SaskPower’s first utility-scale battery is located a stone’s throw away from the Regina refinery. SaskPower

 

REGINA – Alberta has ten, but now Saskatchewan just activated its first utility-scale battery. It went online June 28.

SaskPower made the announcement on July 3 for its first utility-scale battery, located on the east side of Regina, not far from the refinery.

“SaskPower’s first ever utility-scale battery energy storage system (BESS) is now online, providing added flexibility to the provincial grid and supporting the company’s net-zero greenhouse gas (GHG) emissions efforts,” the Crown corporation said in a July 3 release.

20 megawatts

The BESS, located at SaskPower’s Fleet Street substation in Regina, has capacity to provide 20 megawatts (MW) of power to the grid – the equivalent of enough to power up to 20,000 homes for one hour, SaskPower said. The project was funded in part by the Government of Canada.

That’s the same specs as nine of the ten utility-scale batteries in Alberta, all part of that province’s eReserve fleet. The difference is all 10 batteries in Alberta are Tesla Megapack units, while SaskPower’s is made by SAFT.

SAFT also provided the small-scale battery that was part of Cowessess First Nation’s wind turbine facility east of Regina roughly 10 years ago. That’s the singular wind turbine seen southwest of Emerald Park/White City.

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“The Battery Energy Storage System will improve the management of renewable energy in Saskatchewan by balancing the power system during peak demand periods,” said the Honourable Dan Vandal, Minister of Northern Affairs, PrairiesCan and CanNor, on behalf of the Honourable Sean Fraser, Minister of Housing, Infrastructure and Communities. “With the new system, Saskatchewanians will now have access to more reliable energy while polluting less.”

“The addition of battery storage will enable SaskPower to better respond to the fluctuating demands of our electrical grid,” said Dustin Duncan, Minister Responsible for SaskPower. “By storing surplus renewable energy until it’s needed, this facility will help SaskPower reduce carbon emissions while keeping power rates as low as possible.”

“We are pleased to add battery storage as another tool to help us provide sustainable, reliable power to our customers,” said Rupen Pandya, SaskPower President and CEO. “The experience we gain from operating our first BESS will help us determine the potential for more battery energy storage in the future.”

SaskPower’s first utility-scale battery, at Regina. SaskPower

Alberta experience

The experience in Alberta has been documented extensively by Pipeline Online over the past two years, as that fleet has grown from four to 10 units. Up until December, 2023, the province’s batteries were typically providing power to the grid on average three times per battery per month, for up to 20 minutes each occurrence.

On Feb. 23, 2023, Pipeline Online reported, “Between the five battery facilities, over the last 30 days there was a total of 216,000 minutes they could have cumulatively provided power (43,200 minutes per month x 5 batteries). In total, they provided 202 minutes of power, or 0.09 per cent (nine ten-thousandths) of the total time available. That’s for the 30 days previous to Feb. 23, 2023.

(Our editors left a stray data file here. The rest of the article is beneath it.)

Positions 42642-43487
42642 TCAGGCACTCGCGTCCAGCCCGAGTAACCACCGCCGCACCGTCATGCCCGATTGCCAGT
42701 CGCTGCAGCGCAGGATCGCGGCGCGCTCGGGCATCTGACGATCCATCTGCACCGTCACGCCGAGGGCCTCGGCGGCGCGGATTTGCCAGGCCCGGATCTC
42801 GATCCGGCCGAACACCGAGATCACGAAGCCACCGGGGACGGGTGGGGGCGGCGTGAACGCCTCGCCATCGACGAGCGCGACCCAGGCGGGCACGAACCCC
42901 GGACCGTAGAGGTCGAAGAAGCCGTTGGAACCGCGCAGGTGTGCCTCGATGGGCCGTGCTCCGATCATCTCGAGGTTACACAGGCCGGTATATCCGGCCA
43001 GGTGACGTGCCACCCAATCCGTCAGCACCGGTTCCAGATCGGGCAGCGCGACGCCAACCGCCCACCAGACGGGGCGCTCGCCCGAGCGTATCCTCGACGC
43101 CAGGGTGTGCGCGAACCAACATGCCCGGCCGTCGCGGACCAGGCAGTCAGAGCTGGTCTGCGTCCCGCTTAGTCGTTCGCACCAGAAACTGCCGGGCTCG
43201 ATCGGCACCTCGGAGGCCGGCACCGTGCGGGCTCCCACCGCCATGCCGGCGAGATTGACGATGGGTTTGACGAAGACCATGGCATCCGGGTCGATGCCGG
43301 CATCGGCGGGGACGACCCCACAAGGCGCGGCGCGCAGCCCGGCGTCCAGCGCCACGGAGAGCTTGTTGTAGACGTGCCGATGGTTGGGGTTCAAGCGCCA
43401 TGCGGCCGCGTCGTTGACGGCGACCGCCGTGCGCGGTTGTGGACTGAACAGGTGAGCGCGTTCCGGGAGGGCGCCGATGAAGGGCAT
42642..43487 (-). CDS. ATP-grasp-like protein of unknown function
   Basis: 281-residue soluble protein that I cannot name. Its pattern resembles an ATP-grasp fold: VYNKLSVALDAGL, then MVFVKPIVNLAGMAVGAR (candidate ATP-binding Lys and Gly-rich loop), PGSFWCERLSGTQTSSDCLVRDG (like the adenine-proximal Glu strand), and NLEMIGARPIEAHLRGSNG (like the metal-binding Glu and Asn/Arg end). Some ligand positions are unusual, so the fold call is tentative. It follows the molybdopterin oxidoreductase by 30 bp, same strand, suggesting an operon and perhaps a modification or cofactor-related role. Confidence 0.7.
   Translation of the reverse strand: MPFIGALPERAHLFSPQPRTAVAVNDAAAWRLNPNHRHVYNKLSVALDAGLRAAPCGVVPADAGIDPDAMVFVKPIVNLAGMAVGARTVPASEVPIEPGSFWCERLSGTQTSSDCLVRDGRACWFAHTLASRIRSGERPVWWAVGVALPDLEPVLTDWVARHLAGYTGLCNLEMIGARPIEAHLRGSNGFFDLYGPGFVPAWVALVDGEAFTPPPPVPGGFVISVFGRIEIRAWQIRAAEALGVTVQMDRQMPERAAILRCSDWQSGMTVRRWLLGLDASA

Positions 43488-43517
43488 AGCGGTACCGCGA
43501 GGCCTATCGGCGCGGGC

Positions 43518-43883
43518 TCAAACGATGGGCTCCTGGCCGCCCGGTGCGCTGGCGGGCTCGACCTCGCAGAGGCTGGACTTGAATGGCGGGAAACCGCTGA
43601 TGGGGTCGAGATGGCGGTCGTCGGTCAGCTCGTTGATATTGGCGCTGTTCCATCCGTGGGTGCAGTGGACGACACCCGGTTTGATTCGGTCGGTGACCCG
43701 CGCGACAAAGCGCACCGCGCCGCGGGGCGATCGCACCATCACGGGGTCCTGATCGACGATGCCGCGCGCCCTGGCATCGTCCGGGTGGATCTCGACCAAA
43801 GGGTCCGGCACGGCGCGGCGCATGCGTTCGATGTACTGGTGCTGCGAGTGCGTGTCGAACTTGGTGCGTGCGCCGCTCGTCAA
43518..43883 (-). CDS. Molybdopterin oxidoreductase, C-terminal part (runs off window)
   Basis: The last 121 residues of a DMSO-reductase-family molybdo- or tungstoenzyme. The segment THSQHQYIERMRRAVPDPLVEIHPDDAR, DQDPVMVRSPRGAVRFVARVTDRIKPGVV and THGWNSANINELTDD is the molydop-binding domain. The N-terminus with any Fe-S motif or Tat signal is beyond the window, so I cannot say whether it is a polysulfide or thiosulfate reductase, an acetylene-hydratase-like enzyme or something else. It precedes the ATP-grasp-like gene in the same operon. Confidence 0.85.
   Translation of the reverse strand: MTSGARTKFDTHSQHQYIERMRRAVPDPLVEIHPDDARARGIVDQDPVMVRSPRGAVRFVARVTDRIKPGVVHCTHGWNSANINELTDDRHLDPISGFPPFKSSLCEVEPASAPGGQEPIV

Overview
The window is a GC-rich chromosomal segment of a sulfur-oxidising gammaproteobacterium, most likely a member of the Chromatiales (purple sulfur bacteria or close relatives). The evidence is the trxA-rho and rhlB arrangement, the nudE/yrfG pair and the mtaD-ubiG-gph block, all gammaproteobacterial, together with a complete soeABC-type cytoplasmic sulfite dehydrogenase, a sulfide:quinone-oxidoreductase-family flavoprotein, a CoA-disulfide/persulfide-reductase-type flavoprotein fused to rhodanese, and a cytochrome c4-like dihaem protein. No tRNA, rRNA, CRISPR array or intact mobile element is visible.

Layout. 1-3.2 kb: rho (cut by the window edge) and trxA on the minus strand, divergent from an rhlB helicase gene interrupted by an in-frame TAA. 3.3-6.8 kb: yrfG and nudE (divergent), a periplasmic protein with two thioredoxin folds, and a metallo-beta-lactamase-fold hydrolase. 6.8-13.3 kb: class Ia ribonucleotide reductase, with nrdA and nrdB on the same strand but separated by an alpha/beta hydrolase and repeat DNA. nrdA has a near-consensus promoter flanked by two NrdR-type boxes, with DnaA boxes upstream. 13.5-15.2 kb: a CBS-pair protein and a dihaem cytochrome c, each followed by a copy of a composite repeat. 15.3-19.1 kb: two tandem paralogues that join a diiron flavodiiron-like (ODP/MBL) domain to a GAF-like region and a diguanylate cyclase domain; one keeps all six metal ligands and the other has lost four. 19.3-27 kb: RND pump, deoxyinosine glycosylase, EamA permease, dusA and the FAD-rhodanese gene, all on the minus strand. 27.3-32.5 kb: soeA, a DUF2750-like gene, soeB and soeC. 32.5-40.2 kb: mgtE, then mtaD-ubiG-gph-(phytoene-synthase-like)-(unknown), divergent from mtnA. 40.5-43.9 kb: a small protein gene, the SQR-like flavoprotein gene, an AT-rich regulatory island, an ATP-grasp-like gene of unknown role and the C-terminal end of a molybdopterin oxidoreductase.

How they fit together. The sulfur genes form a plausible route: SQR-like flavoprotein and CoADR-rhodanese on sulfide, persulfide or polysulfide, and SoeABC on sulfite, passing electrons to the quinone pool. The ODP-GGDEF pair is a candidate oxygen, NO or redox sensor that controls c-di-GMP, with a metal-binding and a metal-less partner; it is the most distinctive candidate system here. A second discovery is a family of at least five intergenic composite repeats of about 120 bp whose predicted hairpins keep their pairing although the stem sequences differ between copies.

“The last time the 20 megawatts eReserve1 Rycroft provided power to the grid was near midnight on Jan. 28, providing 20 megawatts for 12 minutes. Indeed, in the last 30 days, the facility only provided power twice, with the other instance on Jan. 25, providing 20 megawatts for 11 minutes, from 4:24 to 4:35 p.m. In total, that battery provided power for 23 minutes in 30 days.

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“eReserve2 Buffalo Creek, also 20 megawatts in capacity, had similar numbers. Its last power to the grid was 19 megawatts for 11 minutes, from 11:50 p.m. Jan. 28, to 12:01 a.m. Jan. 29. On Jan. 25, it, too, provided power from 4:23 p.m. to 4:35 p.m., 19 megawatts for total of 12 minutes, and a grand total of 23 minutes in the last 30 days.”

However, starting in December, the three newest batteries in the Alberta fleet, eReserve 7, 8 and 9, saw nearly daily usage during the supper hour at a reduced output, typically five megawatts for 60 minutes. This patter was repeated throughout most of December and January, and then occasionally a few times a month since early February, except at eight megawatts for about 90 minutes. That’s according to the website Dispatcho.app, which logs the minute-by-minute data of the entire Alberta grid, as provided by the Alberta Electric System Operator.

SaskPower’s first utility-scale battery, at Regina. SaskPower

Learning experience

This sort of experimentation is expected with SaskPower’s new battery. The SAFT batteries, for instance, are lithium ferro phosphate, the same formulation as the Tesla batteries used in Alberta. But they’re different models from Alberta’s.

SaskPower provides much less detailed data on its Where Your Power Comes From webpage. However, the battery usage won’t show up in that data on that page. SaskPower told Pipeline Online, “Even if we deployed the full 20 MW for an hour a day, for example, it would average out to less than 1 MW per hour. For the time being we are going to put the battery usage into the “other” category.”

That’s because SaskPower only provides 24 hour averages for each category of power generation, such as wind, solar, coal or natural gas.

Charging

The battery system can be charged up in an hour or less, according to SaskPower spokesperson Joel Cherry. “We have not deployed battery energy to backstop wind power yet,” he said on July 4.

Indeed, the first few days of battery operation saw wind power average around 63 megawatts over 24 hours, according to SaskPower. That’s out of a total 617 megawatts of grid-scale wind capacity connected to the SaskPower grid. On June 28, wind fell to as low as 29 megawatts output, and as low as 17 megawatts on June 29. But those days also saw relatively low power demand.

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More wind, solar and batteries